A Christmas Carol is a short novel that at its core, presents the concept of personal redemption through selflessness. The moral lesson within comes from the contrast between the rich and the poor. Dickens does not simply portray the difference between being cold and hungry versus being rich and warm, but he shows the difference in attitudes of the "haves" and the "have nots."
Bob Cratchit is a man who is materially poor, but rich in love, rich in hope, rich in family support, and even rich in forgiveness and selflessness. His cheerful attitude and willingness to share even the little that he has shows that in his heart, he is a righteous man.
Scrooge, on the other hand, is wealthy, but lonely, angry, selfish, and living in constant fear. He has nothing but enemies. He trusts no one.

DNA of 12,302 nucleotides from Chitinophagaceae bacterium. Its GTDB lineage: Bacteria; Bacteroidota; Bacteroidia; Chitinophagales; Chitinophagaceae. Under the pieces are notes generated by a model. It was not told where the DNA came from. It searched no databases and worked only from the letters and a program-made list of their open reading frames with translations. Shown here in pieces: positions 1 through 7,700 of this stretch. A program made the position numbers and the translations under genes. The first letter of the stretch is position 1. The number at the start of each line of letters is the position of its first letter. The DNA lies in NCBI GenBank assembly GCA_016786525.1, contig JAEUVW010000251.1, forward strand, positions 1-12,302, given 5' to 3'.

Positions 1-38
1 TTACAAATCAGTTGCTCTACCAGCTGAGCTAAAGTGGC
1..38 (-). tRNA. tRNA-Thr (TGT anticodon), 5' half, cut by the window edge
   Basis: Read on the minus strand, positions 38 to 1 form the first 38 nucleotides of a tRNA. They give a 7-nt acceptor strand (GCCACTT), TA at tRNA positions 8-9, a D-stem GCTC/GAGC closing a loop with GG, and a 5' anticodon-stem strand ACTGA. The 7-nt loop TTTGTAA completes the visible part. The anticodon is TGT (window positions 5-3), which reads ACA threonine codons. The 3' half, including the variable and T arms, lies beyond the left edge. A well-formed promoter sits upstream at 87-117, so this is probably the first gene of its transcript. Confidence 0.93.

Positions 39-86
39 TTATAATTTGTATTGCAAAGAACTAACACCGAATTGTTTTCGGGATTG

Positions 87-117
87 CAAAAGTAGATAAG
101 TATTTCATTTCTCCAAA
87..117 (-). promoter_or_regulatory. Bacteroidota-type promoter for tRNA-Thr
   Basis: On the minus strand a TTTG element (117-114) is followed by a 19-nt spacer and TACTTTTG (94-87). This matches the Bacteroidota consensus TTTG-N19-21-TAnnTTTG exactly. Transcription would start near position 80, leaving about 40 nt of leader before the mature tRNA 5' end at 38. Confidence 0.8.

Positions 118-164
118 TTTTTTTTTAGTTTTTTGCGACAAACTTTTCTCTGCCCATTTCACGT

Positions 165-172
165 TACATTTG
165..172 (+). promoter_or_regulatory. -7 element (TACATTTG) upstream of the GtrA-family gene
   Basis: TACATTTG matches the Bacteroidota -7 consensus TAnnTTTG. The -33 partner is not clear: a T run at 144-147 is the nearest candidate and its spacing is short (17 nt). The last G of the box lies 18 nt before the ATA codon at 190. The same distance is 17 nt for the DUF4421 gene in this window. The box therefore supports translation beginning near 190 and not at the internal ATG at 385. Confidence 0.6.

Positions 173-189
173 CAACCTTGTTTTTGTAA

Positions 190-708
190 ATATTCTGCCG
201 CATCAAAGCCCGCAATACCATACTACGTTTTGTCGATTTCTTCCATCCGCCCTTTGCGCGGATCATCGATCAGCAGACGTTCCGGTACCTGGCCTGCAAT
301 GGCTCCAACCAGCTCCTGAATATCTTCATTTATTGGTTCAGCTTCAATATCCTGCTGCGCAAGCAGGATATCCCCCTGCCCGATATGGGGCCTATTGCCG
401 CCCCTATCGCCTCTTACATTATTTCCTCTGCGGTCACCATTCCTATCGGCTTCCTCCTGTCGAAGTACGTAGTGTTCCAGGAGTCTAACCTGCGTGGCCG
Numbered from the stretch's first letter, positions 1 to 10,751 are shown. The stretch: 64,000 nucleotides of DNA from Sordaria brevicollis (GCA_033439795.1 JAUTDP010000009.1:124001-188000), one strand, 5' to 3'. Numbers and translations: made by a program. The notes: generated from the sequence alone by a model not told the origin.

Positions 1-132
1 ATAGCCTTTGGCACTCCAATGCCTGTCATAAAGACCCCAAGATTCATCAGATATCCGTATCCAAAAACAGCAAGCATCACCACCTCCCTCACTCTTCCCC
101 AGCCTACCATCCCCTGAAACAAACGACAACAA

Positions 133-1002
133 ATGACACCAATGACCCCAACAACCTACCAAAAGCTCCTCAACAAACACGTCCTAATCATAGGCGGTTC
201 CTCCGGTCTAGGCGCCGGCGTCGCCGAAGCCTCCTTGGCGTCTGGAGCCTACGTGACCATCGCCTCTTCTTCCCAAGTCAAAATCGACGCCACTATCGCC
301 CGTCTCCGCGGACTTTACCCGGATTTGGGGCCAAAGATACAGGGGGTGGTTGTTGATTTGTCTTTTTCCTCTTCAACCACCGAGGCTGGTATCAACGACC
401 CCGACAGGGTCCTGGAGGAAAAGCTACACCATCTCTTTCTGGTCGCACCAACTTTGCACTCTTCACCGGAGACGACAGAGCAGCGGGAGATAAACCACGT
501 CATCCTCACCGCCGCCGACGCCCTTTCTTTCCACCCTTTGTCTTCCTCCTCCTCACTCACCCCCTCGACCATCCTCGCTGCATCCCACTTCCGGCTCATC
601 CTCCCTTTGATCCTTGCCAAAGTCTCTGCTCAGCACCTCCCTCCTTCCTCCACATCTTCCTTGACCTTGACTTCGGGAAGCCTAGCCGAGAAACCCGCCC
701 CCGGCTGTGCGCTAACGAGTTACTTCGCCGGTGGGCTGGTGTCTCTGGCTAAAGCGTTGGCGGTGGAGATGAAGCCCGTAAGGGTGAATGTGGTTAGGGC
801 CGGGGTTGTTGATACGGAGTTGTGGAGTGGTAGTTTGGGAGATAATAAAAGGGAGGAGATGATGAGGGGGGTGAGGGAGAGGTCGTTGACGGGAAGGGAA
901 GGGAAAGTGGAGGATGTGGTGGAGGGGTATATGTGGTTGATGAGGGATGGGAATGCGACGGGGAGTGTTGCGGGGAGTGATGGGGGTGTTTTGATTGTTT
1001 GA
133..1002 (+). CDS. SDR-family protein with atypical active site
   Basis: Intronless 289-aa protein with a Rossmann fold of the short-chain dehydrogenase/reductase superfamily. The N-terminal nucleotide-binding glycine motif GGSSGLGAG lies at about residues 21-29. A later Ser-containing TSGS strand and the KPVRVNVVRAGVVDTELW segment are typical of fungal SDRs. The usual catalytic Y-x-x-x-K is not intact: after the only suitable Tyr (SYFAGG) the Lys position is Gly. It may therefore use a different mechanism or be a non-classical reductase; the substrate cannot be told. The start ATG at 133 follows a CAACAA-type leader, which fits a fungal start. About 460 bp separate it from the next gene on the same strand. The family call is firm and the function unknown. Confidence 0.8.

These two characters are the first thing that make this story so entertaining. They are both very different, yet equally likeable characters. They have been portrayed in several films and stage productions, and most audiences agree that though dispicable, Scrooge is still an excellent character. And of course, no one can deny both pity and love for Cratchit (or Tiny Tim).
Another reason this story is so entertaining is the originality of the storyline, and the presence of ghosts. It is an adventure, and the entire adventure takes place in one night. Scrooge's life flashes before his eyes in such a dark but realistic way, that the audience can't help but put themselves in his shoes. We are meant to wonder, if we were taken on a similar journey of our own lives, what would we see? And what would we want to change as a result?
This is a classic tale of redemption, forgiveness, and ultimately triumph. Audiences are entertained because the characters are likeable, and the story itself is as realistic as it is fanciful. Yet, it is also a tale of morality, and the truths it holds are universal and immediately applicable.